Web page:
Prev | List | Random | Next
Join
Powered by RingSurf!



Anti-PC League

Powered by Blogger


Day By Day© by Chris Muir.


Tuesday, December 27, 2005

The Mainstream Press Launches Preemptive Strike on the Blogosphere

Picked-up this story from a morning recon into the enemy territory known as The Democratic underground:

Bloggers, Money Now Weapons in Information War

Now when I saw the headline, I thought this article may be about an active conspiracy hatched, driven, and directed by the by the military in an effort to subvert the blogosphere for propaganda purposes. The article, however, talks about something much less sinister:
Retired soldier Bill Roggio was a computer technician living in New Jersey less than two months ago when a Marine officer half a world away made him an offer he couldn't refuse.

Frustrated by the coverage they were receiving from the news media, the Marines invited Roggio, 35, who writes a popular Web log about the military called "The Fourth Rail" ( http://www.billroggio.com ), to come cover the war from the front lines.
So a reporter is invited by the Marines to ride along and report what goes on. Not much different than when the DoD invited (and continues to invite) mainstream media journalists to embed and ride along with the troops starting with the initial invasion of Iraq. As we all know, they were all over that. As the adage goes, "if it bleeds, it leads".
He raised more than $30,000 from his online readers to pay for airfare, technical equipment and body armor. A few weeks later, he was posting dispatches from a remote outpost in western Anbar province, a hotbed of Iraq's insurgency.
Yup, Bill Roggio, like every other reporter in Iraq, still had to pay for his own equipment, which his readers graciously paid for. Which says something about the amount of demand that people have for this kind of journalism.

What kind of journalism is that? The Michael Yon style of journalism where someone who has spent time in the military (Army Special Forces in his case), goes and simply reports what's going on, for good or bad, from a ground-floor level.

What caused me to groan and roll my eyes was the inclusion of news regarding the allegation concerning the monetary support of local Iraqi media by the military. In the mind of the reporters in the mainstream media, this automatically MUST mean that our military is paying them to print only what our military wants them to print:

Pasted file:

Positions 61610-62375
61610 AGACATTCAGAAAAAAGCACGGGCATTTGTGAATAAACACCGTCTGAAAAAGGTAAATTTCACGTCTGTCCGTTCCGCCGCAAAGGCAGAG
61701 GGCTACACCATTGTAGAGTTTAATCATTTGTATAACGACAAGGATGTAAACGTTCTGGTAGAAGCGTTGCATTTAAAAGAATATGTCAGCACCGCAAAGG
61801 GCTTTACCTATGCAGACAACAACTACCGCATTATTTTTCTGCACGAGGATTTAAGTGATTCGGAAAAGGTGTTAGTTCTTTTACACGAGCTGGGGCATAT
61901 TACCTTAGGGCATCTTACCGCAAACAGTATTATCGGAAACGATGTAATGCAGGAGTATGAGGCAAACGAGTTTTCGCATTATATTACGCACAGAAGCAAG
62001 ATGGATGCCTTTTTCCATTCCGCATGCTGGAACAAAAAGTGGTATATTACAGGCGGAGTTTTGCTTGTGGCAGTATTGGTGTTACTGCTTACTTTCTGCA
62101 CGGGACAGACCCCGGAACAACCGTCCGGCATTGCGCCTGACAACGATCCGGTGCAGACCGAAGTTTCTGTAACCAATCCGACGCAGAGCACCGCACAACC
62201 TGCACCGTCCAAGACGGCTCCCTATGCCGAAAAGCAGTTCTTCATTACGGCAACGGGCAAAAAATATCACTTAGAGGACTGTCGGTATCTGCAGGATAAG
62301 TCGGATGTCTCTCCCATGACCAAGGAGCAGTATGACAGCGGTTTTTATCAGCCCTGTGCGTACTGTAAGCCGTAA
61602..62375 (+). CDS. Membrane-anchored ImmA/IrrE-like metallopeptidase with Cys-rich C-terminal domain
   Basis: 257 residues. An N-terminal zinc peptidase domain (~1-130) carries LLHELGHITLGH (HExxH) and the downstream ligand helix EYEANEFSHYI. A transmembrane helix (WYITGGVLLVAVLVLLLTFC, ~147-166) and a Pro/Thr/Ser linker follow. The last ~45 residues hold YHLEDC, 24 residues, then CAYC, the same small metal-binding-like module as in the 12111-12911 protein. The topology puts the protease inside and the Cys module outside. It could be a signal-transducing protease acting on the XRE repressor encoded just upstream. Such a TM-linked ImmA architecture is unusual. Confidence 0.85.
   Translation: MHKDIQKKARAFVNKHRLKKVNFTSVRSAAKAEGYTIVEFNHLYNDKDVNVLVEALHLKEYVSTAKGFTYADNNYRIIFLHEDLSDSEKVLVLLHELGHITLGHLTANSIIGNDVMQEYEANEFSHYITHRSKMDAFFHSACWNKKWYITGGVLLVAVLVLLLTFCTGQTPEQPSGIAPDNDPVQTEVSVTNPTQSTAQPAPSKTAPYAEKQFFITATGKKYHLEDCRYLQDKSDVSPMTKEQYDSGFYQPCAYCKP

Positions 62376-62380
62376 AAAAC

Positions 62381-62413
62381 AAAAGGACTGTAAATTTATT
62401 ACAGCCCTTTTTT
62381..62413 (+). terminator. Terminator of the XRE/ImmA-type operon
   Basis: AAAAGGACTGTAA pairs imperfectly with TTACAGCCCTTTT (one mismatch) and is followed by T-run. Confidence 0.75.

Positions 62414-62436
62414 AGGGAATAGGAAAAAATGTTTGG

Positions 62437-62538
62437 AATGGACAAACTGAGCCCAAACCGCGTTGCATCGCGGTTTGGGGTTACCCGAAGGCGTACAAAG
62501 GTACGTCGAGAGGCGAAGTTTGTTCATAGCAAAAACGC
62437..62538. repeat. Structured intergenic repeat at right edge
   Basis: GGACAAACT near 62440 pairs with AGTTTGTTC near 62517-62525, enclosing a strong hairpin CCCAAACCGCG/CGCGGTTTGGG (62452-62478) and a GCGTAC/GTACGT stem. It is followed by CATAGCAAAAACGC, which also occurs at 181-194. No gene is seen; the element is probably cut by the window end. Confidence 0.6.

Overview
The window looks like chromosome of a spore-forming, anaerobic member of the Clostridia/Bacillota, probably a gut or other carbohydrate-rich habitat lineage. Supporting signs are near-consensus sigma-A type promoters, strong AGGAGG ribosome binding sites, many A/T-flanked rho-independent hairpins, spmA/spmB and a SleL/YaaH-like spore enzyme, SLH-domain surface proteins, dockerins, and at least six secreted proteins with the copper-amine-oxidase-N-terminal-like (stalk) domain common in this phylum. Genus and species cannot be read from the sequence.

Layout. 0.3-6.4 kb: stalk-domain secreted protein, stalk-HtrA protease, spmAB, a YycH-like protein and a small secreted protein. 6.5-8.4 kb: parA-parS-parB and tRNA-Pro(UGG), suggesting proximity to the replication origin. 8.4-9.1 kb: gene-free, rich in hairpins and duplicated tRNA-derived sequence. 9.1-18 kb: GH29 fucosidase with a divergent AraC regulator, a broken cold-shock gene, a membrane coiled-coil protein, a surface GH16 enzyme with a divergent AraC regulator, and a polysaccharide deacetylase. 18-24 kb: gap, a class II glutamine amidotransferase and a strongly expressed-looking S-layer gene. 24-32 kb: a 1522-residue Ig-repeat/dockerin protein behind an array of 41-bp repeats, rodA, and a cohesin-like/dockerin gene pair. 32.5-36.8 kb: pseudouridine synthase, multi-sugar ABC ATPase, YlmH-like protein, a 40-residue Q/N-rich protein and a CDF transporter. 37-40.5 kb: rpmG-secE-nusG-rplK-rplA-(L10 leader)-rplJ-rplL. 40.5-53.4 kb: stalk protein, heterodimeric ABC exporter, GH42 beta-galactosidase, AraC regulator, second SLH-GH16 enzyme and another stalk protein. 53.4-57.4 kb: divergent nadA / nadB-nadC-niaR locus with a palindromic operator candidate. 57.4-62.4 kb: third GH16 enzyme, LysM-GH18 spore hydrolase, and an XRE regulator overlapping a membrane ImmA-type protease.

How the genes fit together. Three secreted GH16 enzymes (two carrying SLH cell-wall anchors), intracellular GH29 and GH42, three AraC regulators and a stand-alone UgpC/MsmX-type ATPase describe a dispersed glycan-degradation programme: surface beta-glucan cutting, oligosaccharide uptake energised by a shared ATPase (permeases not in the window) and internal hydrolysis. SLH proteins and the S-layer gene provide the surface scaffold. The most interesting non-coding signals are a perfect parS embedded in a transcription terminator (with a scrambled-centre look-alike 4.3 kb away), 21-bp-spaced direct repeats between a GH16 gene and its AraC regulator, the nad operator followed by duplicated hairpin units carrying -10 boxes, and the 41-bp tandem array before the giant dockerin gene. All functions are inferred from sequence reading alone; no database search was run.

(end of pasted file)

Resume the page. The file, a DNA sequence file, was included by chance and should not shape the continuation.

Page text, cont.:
A local U.S. Army National Guard commander acknowledged that his officers "suggest" stories to the station and review the content of the program in a weekly meeting before it is aired. Though the commander, a lieutenant colonel whose name is being withheld because he is based in the same area, denied that payments were made to the station, the Iraqi television producer said his staff got $1,000 a month from the military. It does not disclose any financial relationship to viewers. There was no explanation of the discrepancy between that amount and the figure of $600 per week provided by Blanton.

"The coalition forces support us," said the producer, who added that while the U.S. military reviews each program, "they don't change anything."
Therefore, the Iraqi producer's admission virtually makes this a non-story. Even so, use of propaganda in war is nothing new. I find it particularly telling that the WaPo doesn't delve into exactly what news story's were favorable! You'd think they couldn't find someone who speaks Arabic and English.

Note that this mention is irrelevant to Bill Roggio. There is no evidence he is being paid by the military to print propaganda, or at least none the WaPo has produced in this story. After all, who the hell raises money to spend on a trip to one of the most dangerous places on earth without more than $30k (before expenses, mind you) worth of incentive?

Notice also the sad attempt by the WaPo to sling mud in response to their reporting being called into question by the military, not to mention their willingness to be accomplices in terrorist-staged propaganda.

Yet this still is irrelevant to the Bill Roggio trip to Iraq.

Why is the military allowing him to tag-along? Because they are fed-up with the status quo reporting they get from mainstream sources:
"His reporting was objective, credible and compelling. But most of all, it was independent," Pool said. "He didn't have to worry about some editor back in the States altering what he wrote before it got published. Plus, he had no competition from other news sources to churn out a 'marketable' product on a day-to-day basis."
On other words, they just want honest reporting. Most likely they've read or at least witnessed the reaction to the excellent account from Michael Yon, in which he followed a battalion from the 24th Infantry Division as it fought to drive the terrorists out of Mosul. A series that starkly contrasted the defeatist news regularly reported back home.

In my assessment, those in the mainstream media are worried. The rise of so-called "Pajamas Media" has provided anyone with an internet connection virtually unlimited alternative news and views without having to subscribe to a newspaper or wait for it to be broadcast on TV. Now with the success of Yon and the grass-roots support of Roggio, we are seeing the mainstream media lose control in the one area where they had a monopoly on: war.

So I see this article as more of an preemptive attempt at damage control by attempting to discredit Bill Roggio before he becomes another Mike Yon. Lord knows we don't want the public to know that you don't need a journalism degree or a position in a major media outlet to accurately report what's going on.

(you can check out Roggio's dispatches here)

UPDATE:

Bill Roggio answers this article, and lists numerous errors and attempts to set the record straight.